Shoprite’s corporate governance is adequate rather than impeccable. The composition and mix of the board is acceptable, however we have question marks over the group’s remuneration policy. We regard both CEO and CFO remuneration structures to be adequate, but question the quantum and mix of remuneration to Christo Weise – our benchmark being JSE Top 40 equivalent companies. Furthermore, we feel that management performance measures tied to incentive structures are vague and not directly linked to the important measures of return on capital employed and cash flow metrics.

Social responsibility

Shoprite is well placed from a human and social capital perspective, the business is South Africa’s largest employer with a staff compliment of 147,478, having grown by 75,000 over the past decade. It spends significantly on learning programmes and bursaries for its staff as well as being involved in several Corporate Social Investment (CSI) initiatives, including fund raising as well as donating surplus food to charity groups. One concern is that the group is only a level 8 B-BBEE contributor, but is increasing expenditure on black-owned suppliers and has a diverse staff compliment, 65% being female, and 97% black.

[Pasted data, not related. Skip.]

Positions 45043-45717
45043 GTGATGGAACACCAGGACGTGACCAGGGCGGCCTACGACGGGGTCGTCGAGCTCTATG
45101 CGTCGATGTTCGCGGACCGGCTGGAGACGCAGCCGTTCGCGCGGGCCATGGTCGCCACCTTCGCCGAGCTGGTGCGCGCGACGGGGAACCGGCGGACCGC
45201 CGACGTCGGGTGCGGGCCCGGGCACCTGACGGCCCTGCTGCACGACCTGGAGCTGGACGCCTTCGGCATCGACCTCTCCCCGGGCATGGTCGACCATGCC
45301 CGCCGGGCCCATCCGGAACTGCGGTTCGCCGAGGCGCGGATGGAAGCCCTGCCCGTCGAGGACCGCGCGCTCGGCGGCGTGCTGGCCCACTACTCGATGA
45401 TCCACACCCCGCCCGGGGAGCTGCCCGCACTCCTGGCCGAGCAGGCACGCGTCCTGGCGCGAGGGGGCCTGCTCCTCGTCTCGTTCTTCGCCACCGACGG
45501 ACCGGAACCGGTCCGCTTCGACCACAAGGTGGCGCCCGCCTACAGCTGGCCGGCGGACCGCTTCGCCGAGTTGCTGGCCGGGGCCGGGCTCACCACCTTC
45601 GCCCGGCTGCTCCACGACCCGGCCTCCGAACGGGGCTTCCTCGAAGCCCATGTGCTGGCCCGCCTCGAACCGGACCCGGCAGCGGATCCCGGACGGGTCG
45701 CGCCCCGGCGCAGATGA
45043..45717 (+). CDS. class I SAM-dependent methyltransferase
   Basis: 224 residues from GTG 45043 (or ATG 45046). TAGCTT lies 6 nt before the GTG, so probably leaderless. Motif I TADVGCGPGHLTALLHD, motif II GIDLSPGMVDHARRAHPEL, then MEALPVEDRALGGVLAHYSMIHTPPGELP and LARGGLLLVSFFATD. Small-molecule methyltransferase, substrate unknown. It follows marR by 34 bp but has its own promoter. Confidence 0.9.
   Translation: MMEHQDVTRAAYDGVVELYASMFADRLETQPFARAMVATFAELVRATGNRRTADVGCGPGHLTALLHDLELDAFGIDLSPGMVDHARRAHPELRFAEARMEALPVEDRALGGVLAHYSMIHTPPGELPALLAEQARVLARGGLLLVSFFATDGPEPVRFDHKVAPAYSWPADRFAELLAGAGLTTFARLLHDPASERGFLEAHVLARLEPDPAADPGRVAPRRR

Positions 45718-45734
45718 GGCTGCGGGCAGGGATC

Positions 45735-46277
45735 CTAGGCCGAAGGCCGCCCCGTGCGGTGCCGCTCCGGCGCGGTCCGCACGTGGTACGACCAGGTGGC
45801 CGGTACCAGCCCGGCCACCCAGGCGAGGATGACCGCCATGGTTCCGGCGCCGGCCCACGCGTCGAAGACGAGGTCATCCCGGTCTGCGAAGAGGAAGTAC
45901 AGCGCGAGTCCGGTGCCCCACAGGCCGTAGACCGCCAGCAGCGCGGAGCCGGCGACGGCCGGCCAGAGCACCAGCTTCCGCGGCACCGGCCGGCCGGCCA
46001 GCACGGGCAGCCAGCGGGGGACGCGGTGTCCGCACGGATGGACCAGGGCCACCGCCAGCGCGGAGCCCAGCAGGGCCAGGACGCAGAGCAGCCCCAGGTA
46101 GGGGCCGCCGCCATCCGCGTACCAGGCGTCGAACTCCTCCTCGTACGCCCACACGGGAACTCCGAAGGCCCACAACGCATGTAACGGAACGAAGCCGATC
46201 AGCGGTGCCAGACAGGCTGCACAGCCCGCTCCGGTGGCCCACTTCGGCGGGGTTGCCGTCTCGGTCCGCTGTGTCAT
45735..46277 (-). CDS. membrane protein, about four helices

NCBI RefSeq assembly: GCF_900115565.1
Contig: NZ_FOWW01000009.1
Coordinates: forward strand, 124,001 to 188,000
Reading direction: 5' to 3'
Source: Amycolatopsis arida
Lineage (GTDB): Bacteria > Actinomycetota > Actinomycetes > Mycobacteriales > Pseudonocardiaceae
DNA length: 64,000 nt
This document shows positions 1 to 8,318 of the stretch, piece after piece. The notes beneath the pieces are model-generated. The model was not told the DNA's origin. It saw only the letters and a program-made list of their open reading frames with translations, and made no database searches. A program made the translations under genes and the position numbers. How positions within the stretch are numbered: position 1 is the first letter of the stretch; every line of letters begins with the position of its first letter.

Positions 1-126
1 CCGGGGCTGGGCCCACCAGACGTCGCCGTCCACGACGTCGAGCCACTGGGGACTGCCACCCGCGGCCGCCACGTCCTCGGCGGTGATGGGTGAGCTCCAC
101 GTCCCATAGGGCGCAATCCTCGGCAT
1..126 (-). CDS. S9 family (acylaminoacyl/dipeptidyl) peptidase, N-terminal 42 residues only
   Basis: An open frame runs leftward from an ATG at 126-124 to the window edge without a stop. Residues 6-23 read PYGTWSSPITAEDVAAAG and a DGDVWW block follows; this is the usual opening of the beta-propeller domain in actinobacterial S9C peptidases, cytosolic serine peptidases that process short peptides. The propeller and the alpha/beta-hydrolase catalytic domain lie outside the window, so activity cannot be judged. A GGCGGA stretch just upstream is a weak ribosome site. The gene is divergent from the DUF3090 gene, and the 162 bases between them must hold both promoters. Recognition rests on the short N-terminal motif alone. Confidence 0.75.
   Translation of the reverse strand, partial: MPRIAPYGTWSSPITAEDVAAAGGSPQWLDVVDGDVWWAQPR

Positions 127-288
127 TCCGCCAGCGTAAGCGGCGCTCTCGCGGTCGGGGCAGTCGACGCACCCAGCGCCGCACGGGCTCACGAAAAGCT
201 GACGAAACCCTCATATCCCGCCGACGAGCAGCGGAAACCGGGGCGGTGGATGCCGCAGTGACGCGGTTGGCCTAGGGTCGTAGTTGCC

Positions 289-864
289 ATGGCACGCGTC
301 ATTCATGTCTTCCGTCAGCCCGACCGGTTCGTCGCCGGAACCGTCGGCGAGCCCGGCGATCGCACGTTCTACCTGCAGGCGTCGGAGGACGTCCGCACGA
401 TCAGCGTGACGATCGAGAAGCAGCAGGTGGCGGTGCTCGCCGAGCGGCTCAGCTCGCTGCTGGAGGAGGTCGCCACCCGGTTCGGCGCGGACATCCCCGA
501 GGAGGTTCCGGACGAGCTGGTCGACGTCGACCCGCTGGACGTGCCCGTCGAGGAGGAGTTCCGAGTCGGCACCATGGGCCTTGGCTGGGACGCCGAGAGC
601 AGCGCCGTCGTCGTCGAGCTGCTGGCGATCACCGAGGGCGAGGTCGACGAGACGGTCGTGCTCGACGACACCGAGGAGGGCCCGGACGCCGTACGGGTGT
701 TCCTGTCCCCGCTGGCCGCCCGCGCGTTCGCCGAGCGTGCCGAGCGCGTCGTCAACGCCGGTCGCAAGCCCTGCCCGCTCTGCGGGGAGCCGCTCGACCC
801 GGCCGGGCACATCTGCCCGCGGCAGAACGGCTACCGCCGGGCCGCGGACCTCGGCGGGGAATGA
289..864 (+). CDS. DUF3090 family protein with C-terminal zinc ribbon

We have followed our normal process of establishing Shoprite’s true worth at a ‘through-the-cycle’ level of profitability. We have also, as is conventional for our process, assessed a bear and bull case for the company. Our belief is that the stock is entering a zone which has potential for improving prospective returns to shareholders but considering the state of the South African economy, it is quite possible that we might enjoy the unique opportunity of buying Shoprite for our clients at our bear case valuation.